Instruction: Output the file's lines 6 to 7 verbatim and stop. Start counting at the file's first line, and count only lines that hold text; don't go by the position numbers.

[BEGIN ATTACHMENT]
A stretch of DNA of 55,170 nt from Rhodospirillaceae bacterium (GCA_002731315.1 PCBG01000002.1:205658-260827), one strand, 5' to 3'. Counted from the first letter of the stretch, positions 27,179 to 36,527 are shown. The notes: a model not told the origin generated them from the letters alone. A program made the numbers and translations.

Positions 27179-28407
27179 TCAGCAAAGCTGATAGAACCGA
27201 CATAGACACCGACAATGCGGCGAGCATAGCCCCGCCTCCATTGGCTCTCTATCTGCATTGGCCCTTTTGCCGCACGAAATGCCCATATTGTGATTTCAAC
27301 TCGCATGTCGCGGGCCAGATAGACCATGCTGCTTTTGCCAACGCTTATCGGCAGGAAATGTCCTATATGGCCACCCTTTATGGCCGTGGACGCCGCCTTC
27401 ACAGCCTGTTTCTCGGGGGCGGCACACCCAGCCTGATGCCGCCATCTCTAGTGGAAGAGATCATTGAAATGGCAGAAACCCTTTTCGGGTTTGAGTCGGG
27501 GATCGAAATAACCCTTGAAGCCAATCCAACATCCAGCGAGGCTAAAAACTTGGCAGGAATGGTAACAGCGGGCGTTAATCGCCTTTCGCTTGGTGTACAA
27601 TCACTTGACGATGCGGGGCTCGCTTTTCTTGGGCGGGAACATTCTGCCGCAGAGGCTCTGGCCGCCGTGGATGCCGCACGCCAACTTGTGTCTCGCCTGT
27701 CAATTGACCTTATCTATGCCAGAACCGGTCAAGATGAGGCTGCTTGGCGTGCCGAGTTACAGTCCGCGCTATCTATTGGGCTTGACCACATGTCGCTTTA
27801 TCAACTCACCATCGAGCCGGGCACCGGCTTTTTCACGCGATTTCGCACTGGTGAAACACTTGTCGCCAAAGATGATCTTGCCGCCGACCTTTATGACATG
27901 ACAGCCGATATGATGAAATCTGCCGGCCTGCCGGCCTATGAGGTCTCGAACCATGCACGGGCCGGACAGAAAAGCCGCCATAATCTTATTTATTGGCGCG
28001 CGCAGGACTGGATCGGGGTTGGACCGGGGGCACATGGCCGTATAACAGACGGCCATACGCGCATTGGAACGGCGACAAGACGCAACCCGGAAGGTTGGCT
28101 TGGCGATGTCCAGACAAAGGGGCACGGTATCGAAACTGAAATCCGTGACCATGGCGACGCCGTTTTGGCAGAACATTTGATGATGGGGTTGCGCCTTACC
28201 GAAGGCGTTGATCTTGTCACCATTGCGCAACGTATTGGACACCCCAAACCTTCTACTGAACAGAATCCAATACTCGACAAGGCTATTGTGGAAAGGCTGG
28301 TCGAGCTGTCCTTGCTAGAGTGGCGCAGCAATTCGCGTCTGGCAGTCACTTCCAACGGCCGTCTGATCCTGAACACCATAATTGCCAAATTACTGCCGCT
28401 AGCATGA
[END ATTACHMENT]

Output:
27401 ACAGCCTGTTTCTCGGGGGCGGCACACCCAGCCTGATGCCGCCATCTCTAGTGGAAGAGATCATTGAAATGGCAGAAACCCTTTTCGGGTTTGAGTCGGG
27501 GATCGAAATAACCCTTGAAGCCAATCCAACATCCAGCGAGGCTAAAAACTTGGCAGGAATGGTAACAGCGGGCGTTAATCGCCTTTCGCTTGGTGTACAA